CEDEI’S Spring Semester in the Andes combines quality academic content with an extended intercultural and language experience. Live and study in Cuenca, Ecuador, while also traveling to some of South America’s must-see sites: Machu Picchu, the Galapagos Islands and the Amazon Rainforest! Our semester is open to students from a wide range of majors with or without previous Spanish knowledge.
Participate actively with locals and get a unique cultural experience by living with a host family! Visit local sites of interest such as and museums, national parks and Incan ruins! Gain skills in Latin rhythms with our dance classes, learn how to prepare traditional food with our cooking classes and explore your creative side in our pottery workshops. Discover Ecuador’s ethnic and ecological diversity with CEDEI this semester!
Our program is designed to offer you the most enriching experience abroad. Our team works hard to ensure you receive superior quality education while becoming culturally competent in Latin America. Learn about the customs of Ecuador’s diverse ethnic groups and participate actively in everyday life with locals! Our program set-up also offers you the opportunity to enjoy Ecuador’s 4 regions: Coast, Highlands, Amazon and Insular Region (Galapagos Islands) during our various cultural excursions. End your experience by visiting Peru and exploring the majestic temple of Machu Picchu!CEDEI Spring Semester 2018 Calendar
Understanding course descriptions: The first line of each description includes the course number and title; credits are indicated in parentheses. At the end of each description is a link to the course syllabus, if available. Not all courses are taught every semester. The syllabi are to be used as a general guide. If you have specific questions, concerns, or need to verify that a syllabus is up-to-date, please contact a CEDEI Academic Director. Please consult with CEDEI Academic Director if you feel you have found an error, need a syllabi translated, or would like to explore other course options.
Quito, formally San Francisco de Quito, is the capital city of Ecuador, and at an elevation of 2,830 meters (9,350 feet) above sea level, it is the highest capital city in the world housing the country’s administrative, legislative and judicial functions. The students will visit the Capilla del Hombre, the famous museum containing many works by Ecuadorian artist Oswaldo Guayasamín, and they will also participate in a City Tour, visiting the historic center, La Catedral, La Compañía de Jesus, buildings of political importance, and many other culturally relevant sites located throughout the city.
Our students visit Otavalo, located north of the Equator and about 100 kilometers north of Quito, the capital. Here, the tranquil streets and sprawling markets will provide an interesting contrast to the modern city of Quito. In recent times, the market has begun to focus strongly on the tourist trade, although thousands of indigenous from the surrounding communities still descend on market day to buy and sell. They are considered to be one of the most successful indigenous groups in Latin America, and can be found selling their wares in almost every Ecuadorian city, as well as in Europe and the United States. While in Otavalo students will visit Taller Mindada, a cultural site specializing in the local history and development of various textiles, as well as a musical workshop where students will be able to see the creation of a simple Andean instrument and try playing others.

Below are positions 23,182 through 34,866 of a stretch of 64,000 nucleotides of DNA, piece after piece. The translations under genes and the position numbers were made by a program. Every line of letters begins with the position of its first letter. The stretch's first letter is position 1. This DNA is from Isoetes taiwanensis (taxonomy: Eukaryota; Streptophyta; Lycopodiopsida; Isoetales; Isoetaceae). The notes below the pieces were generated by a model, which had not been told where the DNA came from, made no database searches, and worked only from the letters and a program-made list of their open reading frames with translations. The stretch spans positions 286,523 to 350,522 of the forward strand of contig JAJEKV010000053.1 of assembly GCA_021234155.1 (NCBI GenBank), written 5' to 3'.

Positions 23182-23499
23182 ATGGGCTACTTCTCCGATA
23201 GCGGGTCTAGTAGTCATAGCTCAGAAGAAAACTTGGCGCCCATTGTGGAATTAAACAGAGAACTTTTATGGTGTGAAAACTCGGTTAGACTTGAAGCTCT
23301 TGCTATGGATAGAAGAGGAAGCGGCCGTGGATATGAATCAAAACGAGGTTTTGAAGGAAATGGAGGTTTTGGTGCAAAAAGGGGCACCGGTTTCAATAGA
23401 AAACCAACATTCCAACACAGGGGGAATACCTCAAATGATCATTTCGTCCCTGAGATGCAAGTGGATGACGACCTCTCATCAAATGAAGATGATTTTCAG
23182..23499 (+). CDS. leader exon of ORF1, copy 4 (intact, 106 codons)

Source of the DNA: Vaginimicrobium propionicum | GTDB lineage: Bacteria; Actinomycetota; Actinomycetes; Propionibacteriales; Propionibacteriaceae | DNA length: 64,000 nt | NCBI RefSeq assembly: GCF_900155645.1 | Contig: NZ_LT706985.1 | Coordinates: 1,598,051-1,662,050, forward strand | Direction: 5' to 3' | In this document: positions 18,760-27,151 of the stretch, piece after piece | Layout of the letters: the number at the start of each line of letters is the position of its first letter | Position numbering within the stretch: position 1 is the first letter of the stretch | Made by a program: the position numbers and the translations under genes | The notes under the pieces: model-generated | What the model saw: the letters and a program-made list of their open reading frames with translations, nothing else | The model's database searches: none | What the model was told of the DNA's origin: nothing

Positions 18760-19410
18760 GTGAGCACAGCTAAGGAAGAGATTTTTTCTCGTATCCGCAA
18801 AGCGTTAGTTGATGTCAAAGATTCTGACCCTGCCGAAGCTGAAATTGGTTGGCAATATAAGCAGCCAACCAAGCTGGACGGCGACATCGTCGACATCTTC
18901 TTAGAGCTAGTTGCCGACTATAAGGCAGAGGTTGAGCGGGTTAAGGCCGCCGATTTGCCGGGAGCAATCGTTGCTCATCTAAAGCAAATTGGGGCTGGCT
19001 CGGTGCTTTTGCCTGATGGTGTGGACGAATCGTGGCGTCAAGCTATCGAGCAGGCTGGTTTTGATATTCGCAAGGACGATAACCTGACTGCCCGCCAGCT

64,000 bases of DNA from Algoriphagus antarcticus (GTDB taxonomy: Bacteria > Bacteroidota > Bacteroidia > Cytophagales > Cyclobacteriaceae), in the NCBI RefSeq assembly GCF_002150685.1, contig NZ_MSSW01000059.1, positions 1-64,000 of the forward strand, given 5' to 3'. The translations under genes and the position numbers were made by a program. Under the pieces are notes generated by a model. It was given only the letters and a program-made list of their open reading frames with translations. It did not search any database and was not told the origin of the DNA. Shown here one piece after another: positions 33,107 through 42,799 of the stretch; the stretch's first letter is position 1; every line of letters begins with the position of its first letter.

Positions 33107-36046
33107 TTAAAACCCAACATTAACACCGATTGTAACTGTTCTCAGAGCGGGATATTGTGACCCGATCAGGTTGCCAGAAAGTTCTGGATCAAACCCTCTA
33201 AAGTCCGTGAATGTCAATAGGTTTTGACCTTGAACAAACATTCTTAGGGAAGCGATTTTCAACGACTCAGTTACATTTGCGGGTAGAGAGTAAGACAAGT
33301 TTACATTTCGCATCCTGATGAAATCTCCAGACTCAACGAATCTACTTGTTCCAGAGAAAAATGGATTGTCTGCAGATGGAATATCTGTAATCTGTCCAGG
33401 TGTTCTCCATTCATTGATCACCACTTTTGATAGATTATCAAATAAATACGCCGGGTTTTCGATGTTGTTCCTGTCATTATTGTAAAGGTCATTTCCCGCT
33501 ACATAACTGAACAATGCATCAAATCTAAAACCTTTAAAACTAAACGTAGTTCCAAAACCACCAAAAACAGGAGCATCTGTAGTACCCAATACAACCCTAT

The Mitad del Mundo (Middle of the World) monument in the town of Cayambe, between Quito and Otavalo, marks the place where, in 1736, Charles-Marie de La Condamine’s expedition made the measurements that located the Equator. Despite this accomplishment the French team of scientists was off by 300 meters, an error which was discovered upon the invention of the global positioning system GPS. Nevertheless, it is a great place to get a photo with one foot in either hemisphere. A pre-Columbian monument from one of Ecuador’s pre-historic cultures was discovered on the hill in front of the monument, on the exact line of the Equator. There is also a museum that contains a model of Quito, a planetarium, various exhibits, several restaurants, an open arena that is occasionally used for folkloric-dance performances, and a small chapel where couples can marry with one spouse standing in the northern hemisphere and the other in the southern.
Our students travel to the Oriente; moving from the high altitude of the Andes, to the lush rainforests on the eastern side of Ecuador. This trip highlights the diversity that Ecuador has to offer, and is an important part of the semester. We visit Misahualli, which is the river port of the Ecuadorian Amazon. It is a natural resort with white sand rivers, decorated with dozens of trees that are home to capuchin monkeys. The port is located at an altitude of 517 meters (1,700 ft) above sea level, with an average temperature of 25° C, and is part of the high forest. Its main characteristic is the abundant biodiversity per square meter, one of the largest in the world in number of endemic species of flora and fauna. The most important natural attraction is its sandy beach about 700 m. long, which is the point of entry for jungle excursions.